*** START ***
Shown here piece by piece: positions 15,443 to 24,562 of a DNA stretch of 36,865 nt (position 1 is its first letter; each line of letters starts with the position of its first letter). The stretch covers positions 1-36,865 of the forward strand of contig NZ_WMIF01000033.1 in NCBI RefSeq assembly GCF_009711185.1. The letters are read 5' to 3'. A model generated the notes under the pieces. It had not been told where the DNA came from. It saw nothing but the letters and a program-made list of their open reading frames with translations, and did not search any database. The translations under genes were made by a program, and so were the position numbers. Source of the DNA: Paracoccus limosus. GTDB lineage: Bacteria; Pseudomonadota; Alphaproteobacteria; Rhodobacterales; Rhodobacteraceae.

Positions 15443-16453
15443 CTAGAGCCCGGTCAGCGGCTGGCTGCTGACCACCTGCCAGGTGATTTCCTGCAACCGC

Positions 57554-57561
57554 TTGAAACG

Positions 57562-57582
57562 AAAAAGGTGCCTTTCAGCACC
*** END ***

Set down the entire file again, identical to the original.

Shown here piece by piece: positions 15,443 to 24,562 of a DNA stretch of 36,865 nt (position 1 is its first letter; each line of letters starts with the position of its first letter). The stretch covers positions 1-36,865 of the forward strand of contig NZ_WMIF01000033.1 in NCBI RefSeq assembly GCF_009711185.1. The letters are read 5' to 3'. A model generated the notes under the pieces. It had not been told where the DNA came from. It saw nothing but the letters and a program-made list of their open reading frames with translations, and did not search any database. The translations under genes were made by a program, and so were the position numbers. Source of the DNA: Paracoccus limosus. GTDB lineage: Bacteria; Pseudomonadota; Alphaproteobacteria; Rhodobacterales; Rhodobacteraceae.

Positions 15443-16453
15443 CTAGAGCCCGGTCAGCGGCTGGCTGCTGACCACCTGCCAGGTGATTTCCTGCAACCGC

Positions 57554-57561
57554 TTGAAACG

Positions 57562-57582
57562 AAAAAGGTGCCTTTCAGCACC